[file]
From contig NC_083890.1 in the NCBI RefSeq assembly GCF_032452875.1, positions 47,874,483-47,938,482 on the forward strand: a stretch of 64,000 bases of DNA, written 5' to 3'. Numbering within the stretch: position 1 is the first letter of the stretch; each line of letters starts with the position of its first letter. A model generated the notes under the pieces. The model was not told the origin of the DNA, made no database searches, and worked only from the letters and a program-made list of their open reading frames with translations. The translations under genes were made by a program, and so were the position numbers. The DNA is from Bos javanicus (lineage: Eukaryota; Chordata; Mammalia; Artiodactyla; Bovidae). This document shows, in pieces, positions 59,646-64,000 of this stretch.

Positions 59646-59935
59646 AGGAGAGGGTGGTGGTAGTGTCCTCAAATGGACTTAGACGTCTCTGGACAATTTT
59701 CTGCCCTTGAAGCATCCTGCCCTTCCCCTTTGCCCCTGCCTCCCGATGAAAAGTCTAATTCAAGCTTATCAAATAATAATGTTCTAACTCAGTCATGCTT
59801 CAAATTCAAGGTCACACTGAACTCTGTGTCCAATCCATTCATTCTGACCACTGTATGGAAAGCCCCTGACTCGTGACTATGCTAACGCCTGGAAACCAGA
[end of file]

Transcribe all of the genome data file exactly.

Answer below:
From contig NC_083890.1 in the NCBI RefSeq assembly GCF_032452875.1, positions 47,874,483-47,938,482 on the forward strand: a stretch of 64,000 bases of DNA, written 5' to 3'. Numbering within the stretch: position 1 is the first letter of the stretch; each line of letters starts with the position of its first letter. A model generated the notes under the pieces. The model was not told the origin of the DNA, made no database searches, and worked only from the letters and a program-made list of their open reading frames with translations. The translations under genes were made by a program, and so were the position numbers. The DNA is from Bos javanicus (lineage: Eukaryota; Chordata; Mammalia; Artiodactyla; Bovidae). This document shows, in pieces, positions 59,646-64,000 of this stretch.

Positions 59646-59935
59646 AGGAGAGGGTGGTGGTAGTGTCCTCAAATGGACTTAGACGTCTCTGGACAATTTT
59701 CTGCCCTTGAAGCATCCTGCCCTTCCCCTTTGCCCCTGCCTCCCGATGAAAAGTCTAATTCAAGCTTATCAAATAATAATGTTCTAACTCAGTCATGCTT
59801 CAAATTCAAGGTCACACTGAACTCTGTGTCCAATCCATTCATTCTGACCACTGTATGGAAAGCCCCTGACTCGTGACTATGCTAACGCCTGGAAACCAGA